Keith Barks, a conference manager at Informa Australia, says choice of speaker is normally determined by industry demand.

"We do research and speak to as many people in the marketplace as possible," he explains. "We talk to each of the players in that industry and find out what big implementations or projects are under way.

"Essentially what we want to do is work out what people want to hear about and who they want to hear from, then we will ¬usually approach the CIO or technology heads of those projects."

Barks says Informa relies heavily on feedback it receives from delegates to decide whether to invite someone back again.

"I know there are some in the industry who, after their first or second experience doing public speaking, aren't invited back," Bregman says. "I think the most important thing is not to stray beyond where you're comfortable with the content.

"If someone asks me to go give a talk about sales process, that's not what I know, so I would tell them I'm not the right person."

Bregman says knowing the subject matter back to front also diminishes the amount of preparation time needed. This becomes important when you're asking your organisation to support your participation in speaking engagements.

"My feeling is if I'm comfortable with the content I don't ¬usually need a very prepared speech," Bregman says. "In fact I find it very difficult when I'm given a script.

"I can use an outline to remind me to cover certain points, but for my style a bit of ad lib is much better. There are other people who just practise, practise, practise and then deliver a seamless speech and do it very well – but that's not really my style."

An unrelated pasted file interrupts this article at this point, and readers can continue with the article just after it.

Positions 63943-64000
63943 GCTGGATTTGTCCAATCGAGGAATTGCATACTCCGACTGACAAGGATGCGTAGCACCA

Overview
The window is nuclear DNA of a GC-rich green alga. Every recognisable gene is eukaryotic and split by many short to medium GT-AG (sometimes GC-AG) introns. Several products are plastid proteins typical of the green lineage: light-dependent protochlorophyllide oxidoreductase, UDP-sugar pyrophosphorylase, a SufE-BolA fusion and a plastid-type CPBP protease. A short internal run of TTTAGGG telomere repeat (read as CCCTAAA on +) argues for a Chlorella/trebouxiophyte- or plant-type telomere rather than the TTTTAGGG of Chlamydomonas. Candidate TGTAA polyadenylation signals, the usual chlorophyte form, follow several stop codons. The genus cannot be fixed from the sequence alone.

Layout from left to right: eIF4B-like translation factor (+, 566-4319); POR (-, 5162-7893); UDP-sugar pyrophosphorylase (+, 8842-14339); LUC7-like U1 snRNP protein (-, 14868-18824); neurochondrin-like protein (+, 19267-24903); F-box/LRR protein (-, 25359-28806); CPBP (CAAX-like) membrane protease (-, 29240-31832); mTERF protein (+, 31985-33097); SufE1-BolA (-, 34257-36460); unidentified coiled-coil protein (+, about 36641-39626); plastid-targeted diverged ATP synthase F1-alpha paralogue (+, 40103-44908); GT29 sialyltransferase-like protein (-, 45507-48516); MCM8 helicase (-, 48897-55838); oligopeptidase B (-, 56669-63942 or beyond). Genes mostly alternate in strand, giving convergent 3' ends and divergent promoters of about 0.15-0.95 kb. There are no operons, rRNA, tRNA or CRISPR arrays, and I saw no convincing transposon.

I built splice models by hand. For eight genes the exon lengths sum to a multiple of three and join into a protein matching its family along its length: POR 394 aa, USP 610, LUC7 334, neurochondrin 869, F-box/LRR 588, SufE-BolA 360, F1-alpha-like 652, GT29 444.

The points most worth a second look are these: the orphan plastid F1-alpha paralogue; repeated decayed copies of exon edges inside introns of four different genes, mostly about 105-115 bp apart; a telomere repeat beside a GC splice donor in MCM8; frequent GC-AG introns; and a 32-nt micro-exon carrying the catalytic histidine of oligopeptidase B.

Former CIO for Housing NSW Vladas Leonas, agrees. "It is hard to say how long I spend preparing for a speaking engagement," says Leonas, who resigned from the department and left there recently after four years in the CIO position. "What ¬proportion of a project do you include as preparation for the presentation?"

And he says he likes to limit his speaking ¬work. "I only speak at one or two engagements a year," he says. "It is partly from personal choice, because of the time ¬commitment involved, and partly because of the material. I like to talk about things I have done already – completed – not something I am planning to do.

"The pace of delivery of outcomes for the organisation in that way dictates the pace of the presentations I can do."

But for some, like Centrelink's John Wadeson, public speaking has become much more central to the CIO role.

"On average I speak two to three times each week," Wadeson says. "Conflict over time often arises with travel, as it may be necessary to speak at events outside of Canberra, where I am based. But they are also great learning opportunities as well, and you have to allow for that when you look at the cost benefit of undertaking this kind of work."

Wadeson likes to work from notes, which helps him stay on track with his message without becoming stale. Bullet points can be helpful but he says speakers should never read word for word.

"I always try to have essentially one page of notes with the theme of the talk written in the centre," he explains.

"What I like about this style is that it keeps me on subject but not overly regimented."